In the intervening years between her previous studio album, 2004’s Trampin’, and now, Patti Smith’s cache has gone up considerably. Not because of her music however, but because of her prose. Smith’s memoir, Just Kids, detailing her and Robert Mapplethorpe’s early years in Manhattan is a best-seller and multiple-award winner. In fact her 2007 album of covers, Twelve, was somewhat disappointing. But, with probably more attention on her at any time since the 1970s, Patti has produced her best album in years with Banga.
Patti Smith has been recording fairly regularly since the mid-90s, after husband Fred “Sonic” Smith passed away. While each of the resulting albums has had moments of brilliance, often they were marred by lifeless production and/or unfocussed material. Although Patti is working with the same core band she has been with for years (Lenny Kaye-guitar, J.D. Daugherty-drums, Tony Shanahan-bass) something magical has happened while recording this set of 12 songs.
The album opens with a dramatic piano chord to start off Amerigo. “We were going to see the world”, Smith sings/recites. And indeed she has. The accompanying liner notes explain how trips to Paris, Italy, Russia and elsewhere have inspired the songs and the sounds here. Appropriately, Amerigo is named after Amerigo Vespucci the explorer who gave his name to the New World. The track itself is thrilling, especially its use of strings. Guest guitarist Jack Petruzzelli contributes a solo. He one of several guests including former Television guitarist Tom Verlaine, Patti’s children Jackson and Jesse, and Johnny Depp.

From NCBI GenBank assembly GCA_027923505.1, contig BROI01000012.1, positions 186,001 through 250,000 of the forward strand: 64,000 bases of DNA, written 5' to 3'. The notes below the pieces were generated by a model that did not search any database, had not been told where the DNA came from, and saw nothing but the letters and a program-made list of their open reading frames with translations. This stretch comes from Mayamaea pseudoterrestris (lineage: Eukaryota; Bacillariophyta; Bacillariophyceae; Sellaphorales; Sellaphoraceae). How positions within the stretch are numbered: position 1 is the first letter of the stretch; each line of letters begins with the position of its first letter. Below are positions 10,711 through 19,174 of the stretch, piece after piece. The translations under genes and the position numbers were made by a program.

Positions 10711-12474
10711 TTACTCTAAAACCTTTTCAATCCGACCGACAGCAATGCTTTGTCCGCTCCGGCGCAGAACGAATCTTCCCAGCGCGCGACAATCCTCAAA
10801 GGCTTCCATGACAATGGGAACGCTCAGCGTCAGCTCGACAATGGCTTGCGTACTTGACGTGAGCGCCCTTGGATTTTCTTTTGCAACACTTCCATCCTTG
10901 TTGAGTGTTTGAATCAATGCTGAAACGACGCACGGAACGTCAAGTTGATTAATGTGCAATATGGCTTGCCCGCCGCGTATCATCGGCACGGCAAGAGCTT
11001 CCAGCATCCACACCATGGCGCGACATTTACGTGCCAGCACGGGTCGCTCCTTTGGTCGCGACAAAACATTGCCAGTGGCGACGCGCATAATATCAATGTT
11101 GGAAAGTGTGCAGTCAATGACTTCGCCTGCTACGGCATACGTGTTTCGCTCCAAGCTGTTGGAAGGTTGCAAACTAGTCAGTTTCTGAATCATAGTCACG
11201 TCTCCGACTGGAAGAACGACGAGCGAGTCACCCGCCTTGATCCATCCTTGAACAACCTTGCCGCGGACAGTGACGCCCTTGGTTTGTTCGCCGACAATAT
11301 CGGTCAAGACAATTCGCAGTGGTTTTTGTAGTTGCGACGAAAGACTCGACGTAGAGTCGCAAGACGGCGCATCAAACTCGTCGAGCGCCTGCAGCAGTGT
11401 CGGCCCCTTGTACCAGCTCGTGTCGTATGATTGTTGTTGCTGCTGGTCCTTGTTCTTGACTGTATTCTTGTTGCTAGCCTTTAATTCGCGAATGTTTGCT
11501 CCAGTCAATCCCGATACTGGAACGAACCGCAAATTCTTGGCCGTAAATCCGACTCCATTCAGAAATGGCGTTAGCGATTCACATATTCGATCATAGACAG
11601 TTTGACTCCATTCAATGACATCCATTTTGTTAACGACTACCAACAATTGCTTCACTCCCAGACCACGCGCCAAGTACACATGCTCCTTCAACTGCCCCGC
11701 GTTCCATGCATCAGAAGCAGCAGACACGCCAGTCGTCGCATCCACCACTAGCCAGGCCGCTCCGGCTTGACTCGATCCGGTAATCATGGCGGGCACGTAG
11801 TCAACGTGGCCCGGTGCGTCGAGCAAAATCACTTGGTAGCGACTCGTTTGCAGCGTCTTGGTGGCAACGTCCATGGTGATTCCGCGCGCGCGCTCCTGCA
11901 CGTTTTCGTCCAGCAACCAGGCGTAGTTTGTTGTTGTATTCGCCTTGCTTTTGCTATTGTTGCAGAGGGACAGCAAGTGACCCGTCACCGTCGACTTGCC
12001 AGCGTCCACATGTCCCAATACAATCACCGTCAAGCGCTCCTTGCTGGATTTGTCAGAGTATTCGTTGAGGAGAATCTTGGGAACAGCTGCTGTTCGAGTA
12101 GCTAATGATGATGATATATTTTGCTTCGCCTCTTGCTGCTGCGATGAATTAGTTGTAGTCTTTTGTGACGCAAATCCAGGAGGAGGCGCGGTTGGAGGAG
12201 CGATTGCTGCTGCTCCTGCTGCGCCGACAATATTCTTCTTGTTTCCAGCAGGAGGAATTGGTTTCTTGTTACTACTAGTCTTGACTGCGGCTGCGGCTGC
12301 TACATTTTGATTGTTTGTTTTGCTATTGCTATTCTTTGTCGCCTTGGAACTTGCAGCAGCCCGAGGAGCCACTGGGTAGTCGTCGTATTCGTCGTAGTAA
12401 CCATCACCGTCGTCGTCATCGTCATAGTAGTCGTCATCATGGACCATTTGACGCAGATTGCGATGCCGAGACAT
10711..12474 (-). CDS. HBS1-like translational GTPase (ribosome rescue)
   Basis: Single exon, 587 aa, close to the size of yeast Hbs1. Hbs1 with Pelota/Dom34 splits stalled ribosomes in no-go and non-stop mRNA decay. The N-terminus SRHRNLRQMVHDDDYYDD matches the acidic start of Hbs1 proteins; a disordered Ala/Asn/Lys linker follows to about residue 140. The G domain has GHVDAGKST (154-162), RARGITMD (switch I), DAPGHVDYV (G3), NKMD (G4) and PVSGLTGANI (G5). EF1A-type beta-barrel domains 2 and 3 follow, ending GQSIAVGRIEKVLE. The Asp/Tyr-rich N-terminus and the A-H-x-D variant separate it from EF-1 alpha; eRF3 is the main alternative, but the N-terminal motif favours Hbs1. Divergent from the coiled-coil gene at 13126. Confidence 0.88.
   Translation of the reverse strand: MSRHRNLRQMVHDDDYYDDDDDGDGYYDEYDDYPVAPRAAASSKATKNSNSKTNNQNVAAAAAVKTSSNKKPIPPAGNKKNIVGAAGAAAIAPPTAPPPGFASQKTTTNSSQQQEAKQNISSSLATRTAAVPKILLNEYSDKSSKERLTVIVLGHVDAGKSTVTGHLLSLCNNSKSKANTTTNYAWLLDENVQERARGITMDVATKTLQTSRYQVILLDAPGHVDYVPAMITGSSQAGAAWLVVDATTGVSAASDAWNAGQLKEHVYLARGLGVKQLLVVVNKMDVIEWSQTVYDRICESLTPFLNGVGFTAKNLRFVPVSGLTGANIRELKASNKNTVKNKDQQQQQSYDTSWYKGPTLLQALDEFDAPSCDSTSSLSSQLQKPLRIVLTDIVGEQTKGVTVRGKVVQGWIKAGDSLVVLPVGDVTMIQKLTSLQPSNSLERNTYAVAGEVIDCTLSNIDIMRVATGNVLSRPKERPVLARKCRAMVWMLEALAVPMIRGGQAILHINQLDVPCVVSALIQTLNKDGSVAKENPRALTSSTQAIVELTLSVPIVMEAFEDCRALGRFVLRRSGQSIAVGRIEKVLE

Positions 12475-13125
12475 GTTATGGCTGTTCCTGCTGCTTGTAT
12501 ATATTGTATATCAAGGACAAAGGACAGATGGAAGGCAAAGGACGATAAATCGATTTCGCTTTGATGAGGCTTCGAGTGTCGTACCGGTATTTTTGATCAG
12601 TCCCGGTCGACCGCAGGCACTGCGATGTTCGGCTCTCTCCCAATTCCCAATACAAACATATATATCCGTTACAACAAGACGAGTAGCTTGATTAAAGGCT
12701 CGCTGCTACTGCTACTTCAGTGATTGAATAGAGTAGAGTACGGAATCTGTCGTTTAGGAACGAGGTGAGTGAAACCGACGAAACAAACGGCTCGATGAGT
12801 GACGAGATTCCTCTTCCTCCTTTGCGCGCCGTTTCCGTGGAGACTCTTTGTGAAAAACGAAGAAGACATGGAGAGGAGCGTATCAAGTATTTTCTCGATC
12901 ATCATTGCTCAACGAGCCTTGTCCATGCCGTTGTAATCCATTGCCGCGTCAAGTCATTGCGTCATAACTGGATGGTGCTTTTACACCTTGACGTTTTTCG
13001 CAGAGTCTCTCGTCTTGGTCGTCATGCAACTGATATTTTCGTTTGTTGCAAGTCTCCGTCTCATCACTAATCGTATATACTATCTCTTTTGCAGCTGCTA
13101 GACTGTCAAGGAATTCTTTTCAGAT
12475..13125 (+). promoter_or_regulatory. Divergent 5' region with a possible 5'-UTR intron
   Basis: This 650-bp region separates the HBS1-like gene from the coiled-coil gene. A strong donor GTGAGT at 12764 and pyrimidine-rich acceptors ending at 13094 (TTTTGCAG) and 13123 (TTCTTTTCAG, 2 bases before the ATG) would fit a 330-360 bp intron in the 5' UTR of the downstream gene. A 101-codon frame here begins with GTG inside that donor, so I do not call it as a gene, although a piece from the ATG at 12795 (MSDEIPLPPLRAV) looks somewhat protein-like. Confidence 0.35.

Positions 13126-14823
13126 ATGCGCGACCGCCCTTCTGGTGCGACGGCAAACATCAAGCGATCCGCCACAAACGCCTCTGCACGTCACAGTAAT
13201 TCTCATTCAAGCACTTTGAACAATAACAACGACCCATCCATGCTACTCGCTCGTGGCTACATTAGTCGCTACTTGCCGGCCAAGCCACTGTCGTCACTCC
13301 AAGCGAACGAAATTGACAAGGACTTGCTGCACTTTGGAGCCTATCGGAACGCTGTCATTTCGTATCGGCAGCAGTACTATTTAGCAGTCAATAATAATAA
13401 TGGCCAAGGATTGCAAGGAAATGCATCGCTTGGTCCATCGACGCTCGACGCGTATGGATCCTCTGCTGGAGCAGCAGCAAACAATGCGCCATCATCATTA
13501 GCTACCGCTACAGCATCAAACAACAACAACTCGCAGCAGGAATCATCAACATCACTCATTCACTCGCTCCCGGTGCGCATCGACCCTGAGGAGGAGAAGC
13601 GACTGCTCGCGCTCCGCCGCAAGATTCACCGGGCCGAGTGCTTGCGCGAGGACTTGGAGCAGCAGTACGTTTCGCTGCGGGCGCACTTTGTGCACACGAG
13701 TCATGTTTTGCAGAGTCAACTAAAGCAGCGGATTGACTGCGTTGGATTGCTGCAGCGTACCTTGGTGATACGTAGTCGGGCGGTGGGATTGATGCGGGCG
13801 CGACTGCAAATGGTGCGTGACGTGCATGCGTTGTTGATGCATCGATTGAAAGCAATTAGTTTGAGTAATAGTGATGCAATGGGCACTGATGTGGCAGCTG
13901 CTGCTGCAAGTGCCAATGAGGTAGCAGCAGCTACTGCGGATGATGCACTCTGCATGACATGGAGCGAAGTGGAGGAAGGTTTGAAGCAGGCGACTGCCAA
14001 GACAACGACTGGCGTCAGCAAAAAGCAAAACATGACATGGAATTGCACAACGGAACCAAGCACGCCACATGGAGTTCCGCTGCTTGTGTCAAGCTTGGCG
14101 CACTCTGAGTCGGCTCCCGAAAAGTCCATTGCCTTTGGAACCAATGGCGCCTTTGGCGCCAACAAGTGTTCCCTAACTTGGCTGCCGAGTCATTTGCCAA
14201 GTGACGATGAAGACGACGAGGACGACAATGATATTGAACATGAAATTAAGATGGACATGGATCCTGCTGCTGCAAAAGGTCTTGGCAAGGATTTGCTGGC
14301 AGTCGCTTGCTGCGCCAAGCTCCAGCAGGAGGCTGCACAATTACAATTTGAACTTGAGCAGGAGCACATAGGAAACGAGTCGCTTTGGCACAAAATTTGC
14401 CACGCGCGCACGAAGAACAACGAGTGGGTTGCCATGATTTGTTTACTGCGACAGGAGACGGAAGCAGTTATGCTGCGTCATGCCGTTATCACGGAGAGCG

Patti and the band have produced this album themselves and the result is warmer, more organic-sounding than anything they’ve released in years. Smith’s voice has improved with age and she sounds great whether reciting the poetic lyrics to Tarkovsky, singing the heartfelt lyric inspired by the death of Amy Winehouse in This Is The Girl or belting out the intense title track.
The record is littered with highlights…the 1950s-ish This Is The Girl is particularly touching, especially when Patti sings, “so much for cradling a smouldering bird”. Banga and Constantine’s Dream recall the more free-form moments on Horses and Radio Ethiopia while Verlaine turns in one of his patented jagged, exhilarating guitar solos on Nine, a tune that conjures up images of The Doors. Constantine’s Dream is particularly notable. Parts of the 10 minute epic were recorded in Italy with a group called Casa del Vento which includes steel guitar and accordion. It’s a dramatic, dark track that sounds like a combination between Led Zeppelin’s Kashmir and Smith’s own Radio Ethiopia.
After that bit of musical brilliance, the record comes to a close with a lullaby-like version of Neil Young’s After The Gold Rush featuring Jesse Smith on piano and Jackson on guitar. A children’s choir adds to the family vibe.
Throughout the album Smith’s voice and lyrics are poetic, poignant and powerful. She and her band don’t rock out quite like they did in the 70s but Banga proves that there’s still plenty of creativity left in the words and music of Patti Smith, her band and her extended family.
Click here to listen to Nine from Banga: n